Long overdue! The Commission on Higher Education (CHED) memo directing the removal of Tagalog (a.k.a. “Filipino”) as a mandatory subject in the Philippines’ General Education Curriculum (GEC) effectively frees millions of Filipinos from wasting time on a dead-end field of learning. On implementation of the directive, the subject will be relegated to Grades 11 and 12 of the K-12 curriculum.
The CHED, it seems, applied the right thinking in making this move…
The CHED justified its removal of college-level Filipino by saying that the subject would be covered in Grades 11 and 12 under the new K-12 curriculum. “Hangga’t maari, pagdating mo sa college, mga major subjects na lang,” explained CHED Executive Director Julito Vitriolo.
[NB: Translation of Tagalog parts of the above excerpt: “As much as possible, time spent in college must be accounted for by major subjects.”]
Way back in 2000 in GRP’s infancy, I had already strongly advocated removal of Tagalog as a mandatory part of Filipinos’ education. The business case simply does not stack up. For the amount of scarce educational resources the imparting of Tagalog proficiency in the Filipino takes up, the language presents no added value to a person’s marketability in an increasingly competitive race for scarce employment. Suffice to say, most of the plum jobs are reserved for the best English communicators.
Much of the arguments against the CHED memo being fielded by various stakeholders revolve around an appeal to tradition, “national identity”, and the fate of the jobs of up to 30,000 professors who make a living teaching Tagalog.
These really are all non-issues disguised as, well, issues. With the jobs thing, it really just comes down to the same argument one would encounter if we were to replace the Philippines’ decrepit public transport infrastructure with modern public bus and train services. Hundreds of thousands of jeepney drivers will lose their jobs. But the benefit as a whole over the long run will far compensate for that minor hitch. Same banana. If you want to build a new building on a piece of land, you need to detonate the old structure standing on it.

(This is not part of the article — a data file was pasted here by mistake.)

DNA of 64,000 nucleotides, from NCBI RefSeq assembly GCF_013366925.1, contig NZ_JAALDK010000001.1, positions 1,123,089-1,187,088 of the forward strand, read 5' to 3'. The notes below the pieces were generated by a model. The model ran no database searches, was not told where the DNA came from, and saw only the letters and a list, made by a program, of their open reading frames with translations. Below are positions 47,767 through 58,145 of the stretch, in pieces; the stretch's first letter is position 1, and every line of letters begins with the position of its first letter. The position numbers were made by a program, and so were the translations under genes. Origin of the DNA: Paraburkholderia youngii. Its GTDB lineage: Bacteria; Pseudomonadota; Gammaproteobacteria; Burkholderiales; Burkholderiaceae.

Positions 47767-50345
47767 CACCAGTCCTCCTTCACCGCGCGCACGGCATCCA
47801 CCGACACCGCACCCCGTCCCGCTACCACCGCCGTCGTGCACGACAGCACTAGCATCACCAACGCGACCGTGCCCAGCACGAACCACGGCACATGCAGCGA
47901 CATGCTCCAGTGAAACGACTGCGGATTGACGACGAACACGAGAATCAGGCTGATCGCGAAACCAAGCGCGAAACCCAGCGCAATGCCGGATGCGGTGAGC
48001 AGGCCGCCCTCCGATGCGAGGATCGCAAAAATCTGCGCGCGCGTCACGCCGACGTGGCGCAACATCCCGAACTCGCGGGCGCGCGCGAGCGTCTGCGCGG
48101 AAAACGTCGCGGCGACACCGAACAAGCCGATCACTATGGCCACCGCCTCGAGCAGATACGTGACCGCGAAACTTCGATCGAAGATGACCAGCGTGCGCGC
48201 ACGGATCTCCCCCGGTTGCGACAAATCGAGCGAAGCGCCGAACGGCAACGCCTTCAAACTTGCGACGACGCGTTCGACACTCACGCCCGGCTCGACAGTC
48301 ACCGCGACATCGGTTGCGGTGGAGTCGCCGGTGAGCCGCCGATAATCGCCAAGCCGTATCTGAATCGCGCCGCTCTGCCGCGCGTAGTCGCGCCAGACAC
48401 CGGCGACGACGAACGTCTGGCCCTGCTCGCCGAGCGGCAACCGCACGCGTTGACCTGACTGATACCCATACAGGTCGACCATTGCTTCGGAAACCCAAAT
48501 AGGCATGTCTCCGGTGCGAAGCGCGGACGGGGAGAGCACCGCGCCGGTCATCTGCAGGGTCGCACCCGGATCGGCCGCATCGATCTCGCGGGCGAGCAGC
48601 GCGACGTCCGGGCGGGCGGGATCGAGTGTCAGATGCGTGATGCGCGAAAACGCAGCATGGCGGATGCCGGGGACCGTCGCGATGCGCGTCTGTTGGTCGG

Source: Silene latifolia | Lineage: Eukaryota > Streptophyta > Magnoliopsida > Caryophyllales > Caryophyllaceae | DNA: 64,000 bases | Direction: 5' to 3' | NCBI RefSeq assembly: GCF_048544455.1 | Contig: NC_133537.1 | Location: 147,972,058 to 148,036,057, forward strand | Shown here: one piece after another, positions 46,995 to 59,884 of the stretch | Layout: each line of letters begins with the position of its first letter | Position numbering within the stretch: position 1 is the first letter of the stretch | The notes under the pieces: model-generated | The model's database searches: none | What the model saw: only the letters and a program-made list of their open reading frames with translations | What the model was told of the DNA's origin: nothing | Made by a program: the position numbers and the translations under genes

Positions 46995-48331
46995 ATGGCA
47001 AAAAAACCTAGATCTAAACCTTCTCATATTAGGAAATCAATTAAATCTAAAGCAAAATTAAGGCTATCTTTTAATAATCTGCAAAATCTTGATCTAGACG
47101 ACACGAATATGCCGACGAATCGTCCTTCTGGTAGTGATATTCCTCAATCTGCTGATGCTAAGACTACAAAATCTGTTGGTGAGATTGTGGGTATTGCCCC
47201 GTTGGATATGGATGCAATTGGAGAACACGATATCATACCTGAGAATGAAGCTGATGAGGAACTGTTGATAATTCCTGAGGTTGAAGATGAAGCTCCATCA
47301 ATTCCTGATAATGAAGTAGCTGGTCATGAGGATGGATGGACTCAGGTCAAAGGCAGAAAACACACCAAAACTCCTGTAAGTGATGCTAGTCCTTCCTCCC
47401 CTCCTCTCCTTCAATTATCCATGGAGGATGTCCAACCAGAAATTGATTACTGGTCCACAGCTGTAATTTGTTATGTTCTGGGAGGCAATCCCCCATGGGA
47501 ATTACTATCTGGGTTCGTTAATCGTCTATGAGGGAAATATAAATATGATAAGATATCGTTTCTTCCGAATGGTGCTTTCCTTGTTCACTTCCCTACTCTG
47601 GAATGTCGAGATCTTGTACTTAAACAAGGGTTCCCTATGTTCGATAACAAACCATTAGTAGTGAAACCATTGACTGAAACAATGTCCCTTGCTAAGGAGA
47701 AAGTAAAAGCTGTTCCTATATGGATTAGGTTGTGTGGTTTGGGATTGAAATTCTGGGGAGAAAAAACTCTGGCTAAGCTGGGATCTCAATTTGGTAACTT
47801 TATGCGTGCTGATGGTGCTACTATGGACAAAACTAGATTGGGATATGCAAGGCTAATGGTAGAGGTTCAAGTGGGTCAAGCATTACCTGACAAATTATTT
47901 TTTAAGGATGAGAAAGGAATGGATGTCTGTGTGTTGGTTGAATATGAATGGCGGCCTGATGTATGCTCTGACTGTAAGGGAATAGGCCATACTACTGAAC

As to the cultural heritage and “national identity” thing, well, both of those can’t really be served on a banana leaf to a hungry Filipino and her eight kids. Putting that in Tagalog will make that simple concept resonate more strongly:
Di yan nakakain.
There you go, Tagalog has its uses — mainly when one is communicating with other Tagalog speakers. The thing is, most of the people who comprise the organisations and entities that control the capital Filipinos are desperately dependent on for their daily bread aren’t Tagalog speakers. So the fate of Tagalog as a resource-guzzling part of the Philippines’ education system can be decided using simple business sense. The numbers simply don’t stack up.
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